Your choice of college can determine the trajectory of your career and your life. Therefore, the decision should not be made on a whim. Just because your friend raves about her experience at a big university doesn’t mean you’ll love it, too. Consider your personality, career goals, and finances before deciding on they type of college to attend.
Private Liberal Arts College
- Advantages: Private liberal arts colleges have a more intimate feel, and may suit students who want smaller class sizes. Also, professors typically don’t have as much research pressures, meaning more classes taught by actual professors (rather than graduate students) and better quality teaching.
- Disadvantages: Private colleges can be very expensive, with tuition often topping $50,000 per year. Fortunately, there are financial aid options available for most students. Make an appointment with a financial aid officer to explore all of your options. Another disadvantage of private liberal arts colleges is the availability of majors and concentrations. If you want to choose a more technical major (engineering, nursing, business, etc.) or less common major, it may not be available.
- Advantages: Public universities have more major and concentration choices, in addition to more classes overall. And they often have more research opportunities for undergraduate students. If you’re considering a pre-professional program, a large public university might be best for you. Public universities are also less costly than private colleges, and may be more cost effective depending on your choice of major.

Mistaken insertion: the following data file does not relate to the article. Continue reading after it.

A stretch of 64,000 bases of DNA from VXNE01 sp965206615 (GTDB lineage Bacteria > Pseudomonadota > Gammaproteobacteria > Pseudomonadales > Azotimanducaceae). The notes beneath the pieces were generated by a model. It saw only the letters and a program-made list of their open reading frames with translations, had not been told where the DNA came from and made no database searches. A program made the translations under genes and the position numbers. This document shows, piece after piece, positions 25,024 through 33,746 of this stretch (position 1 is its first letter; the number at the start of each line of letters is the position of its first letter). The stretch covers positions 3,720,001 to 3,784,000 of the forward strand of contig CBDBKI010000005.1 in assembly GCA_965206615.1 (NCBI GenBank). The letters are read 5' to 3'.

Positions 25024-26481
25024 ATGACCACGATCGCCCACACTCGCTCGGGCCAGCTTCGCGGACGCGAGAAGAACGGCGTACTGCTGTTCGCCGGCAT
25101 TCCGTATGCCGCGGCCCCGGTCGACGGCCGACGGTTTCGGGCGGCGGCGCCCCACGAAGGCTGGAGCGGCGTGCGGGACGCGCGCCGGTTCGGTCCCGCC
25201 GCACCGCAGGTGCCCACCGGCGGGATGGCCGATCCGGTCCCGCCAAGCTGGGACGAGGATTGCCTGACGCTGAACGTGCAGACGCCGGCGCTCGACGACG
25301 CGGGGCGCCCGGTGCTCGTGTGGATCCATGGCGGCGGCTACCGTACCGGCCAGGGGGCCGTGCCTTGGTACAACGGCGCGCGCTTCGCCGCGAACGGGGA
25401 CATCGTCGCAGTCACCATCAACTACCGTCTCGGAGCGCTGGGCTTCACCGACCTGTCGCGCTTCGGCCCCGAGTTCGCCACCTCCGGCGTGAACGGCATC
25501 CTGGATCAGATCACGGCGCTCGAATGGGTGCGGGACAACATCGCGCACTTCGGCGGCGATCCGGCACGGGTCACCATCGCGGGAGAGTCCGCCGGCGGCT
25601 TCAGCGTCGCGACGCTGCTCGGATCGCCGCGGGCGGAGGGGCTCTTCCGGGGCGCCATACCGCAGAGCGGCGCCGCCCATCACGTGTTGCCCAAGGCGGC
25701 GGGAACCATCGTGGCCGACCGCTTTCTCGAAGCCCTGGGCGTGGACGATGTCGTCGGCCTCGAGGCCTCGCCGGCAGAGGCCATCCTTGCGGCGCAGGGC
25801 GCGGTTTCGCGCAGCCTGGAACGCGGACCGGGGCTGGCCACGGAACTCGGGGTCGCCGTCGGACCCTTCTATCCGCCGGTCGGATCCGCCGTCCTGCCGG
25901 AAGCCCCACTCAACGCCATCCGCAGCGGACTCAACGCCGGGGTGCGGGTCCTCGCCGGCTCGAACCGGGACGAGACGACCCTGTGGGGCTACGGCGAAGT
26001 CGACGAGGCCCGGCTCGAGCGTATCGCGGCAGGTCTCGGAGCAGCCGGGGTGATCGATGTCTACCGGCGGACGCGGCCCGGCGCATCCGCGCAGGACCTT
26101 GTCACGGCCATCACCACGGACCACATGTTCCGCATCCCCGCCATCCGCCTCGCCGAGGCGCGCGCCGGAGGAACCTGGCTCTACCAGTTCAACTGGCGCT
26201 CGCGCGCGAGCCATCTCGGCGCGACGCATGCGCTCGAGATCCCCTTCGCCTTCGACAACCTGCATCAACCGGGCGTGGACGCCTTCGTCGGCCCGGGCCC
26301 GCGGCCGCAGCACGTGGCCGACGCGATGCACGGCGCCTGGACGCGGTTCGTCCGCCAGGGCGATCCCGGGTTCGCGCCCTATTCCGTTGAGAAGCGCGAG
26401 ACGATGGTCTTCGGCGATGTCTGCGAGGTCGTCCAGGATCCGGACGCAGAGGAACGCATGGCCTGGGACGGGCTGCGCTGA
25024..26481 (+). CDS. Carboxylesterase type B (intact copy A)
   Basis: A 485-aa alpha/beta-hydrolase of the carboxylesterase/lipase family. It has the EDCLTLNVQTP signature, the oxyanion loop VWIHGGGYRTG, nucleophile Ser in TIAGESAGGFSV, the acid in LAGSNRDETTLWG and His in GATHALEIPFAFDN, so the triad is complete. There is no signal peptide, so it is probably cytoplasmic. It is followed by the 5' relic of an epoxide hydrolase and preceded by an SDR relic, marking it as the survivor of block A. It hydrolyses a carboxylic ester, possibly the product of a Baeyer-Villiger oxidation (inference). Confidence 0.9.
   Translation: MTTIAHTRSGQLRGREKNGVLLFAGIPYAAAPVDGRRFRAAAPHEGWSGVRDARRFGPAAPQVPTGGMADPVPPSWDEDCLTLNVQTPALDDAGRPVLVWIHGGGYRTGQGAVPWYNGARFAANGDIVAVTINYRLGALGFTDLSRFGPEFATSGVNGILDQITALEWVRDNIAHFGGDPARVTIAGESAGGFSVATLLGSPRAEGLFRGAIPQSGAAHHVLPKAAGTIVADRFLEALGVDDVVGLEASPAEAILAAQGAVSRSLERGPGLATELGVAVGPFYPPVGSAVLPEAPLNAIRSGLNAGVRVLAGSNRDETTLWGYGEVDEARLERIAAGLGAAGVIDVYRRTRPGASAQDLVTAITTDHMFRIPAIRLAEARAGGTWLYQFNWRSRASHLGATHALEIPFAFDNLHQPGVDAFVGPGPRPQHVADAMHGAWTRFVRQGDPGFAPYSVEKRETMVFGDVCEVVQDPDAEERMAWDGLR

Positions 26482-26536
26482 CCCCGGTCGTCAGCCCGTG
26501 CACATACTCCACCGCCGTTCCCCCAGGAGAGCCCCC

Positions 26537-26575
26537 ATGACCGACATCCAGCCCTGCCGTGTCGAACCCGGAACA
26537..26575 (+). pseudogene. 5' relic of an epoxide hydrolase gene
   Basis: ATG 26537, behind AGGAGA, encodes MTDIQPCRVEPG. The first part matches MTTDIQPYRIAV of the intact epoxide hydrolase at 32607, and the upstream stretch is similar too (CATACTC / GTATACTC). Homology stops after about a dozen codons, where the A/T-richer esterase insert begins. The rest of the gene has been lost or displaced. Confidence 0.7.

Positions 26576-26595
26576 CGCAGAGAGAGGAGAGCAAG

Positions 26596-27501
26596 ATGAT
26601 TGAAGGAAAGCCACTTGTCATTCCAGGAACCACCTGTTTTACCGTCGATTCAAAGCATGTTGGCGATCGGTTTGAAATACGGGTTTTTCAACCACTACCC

- Disadvantages: Because professors at public universities are more focused on research, classes are often taught by teaching assistants rather than professors themselves. Class sizes can also be very big, meaning less opportunity to interact with instructors.
- Advantages: There are many benefits of community colleges. They have many of the advantages of small colleges, including smaller class sizes and a focus on teaching. And unlike private colleges, they are more reasonably priced. They also have practical two-year degree options that lead to great job opportunities upon graduation without the massive debt.
- Disadvantages: Community colleges don’t offer upper-level coursework. So if you’re aiming for a four-year degree, you’ll have to transfer to a university. It’s also important to insure the courses you take at community college will be accepted by your university.
- Advantages: Online colleges allow working adults to obtain their degrees without having to commute to campus or take a break from their jobs. Classes tend to be more flexible, allowing students to work when they have the chance.
- Disadvantages: Taking classes online requires a great deal of self-motivation. You’ll have to make time to learn material on your own and it may prove difficult without a professor helping to explain more complex concepts. You’ll also miss out on face-to-face interactions with instructors and classmates, which is a big part of the college experience.
For more resources to help you choose the right college, read The Best 378 Colleges, 2014 Edition (College Admissions Guides) and The Complete Book of Colleges, 2014 Edition (College Admissions Guides)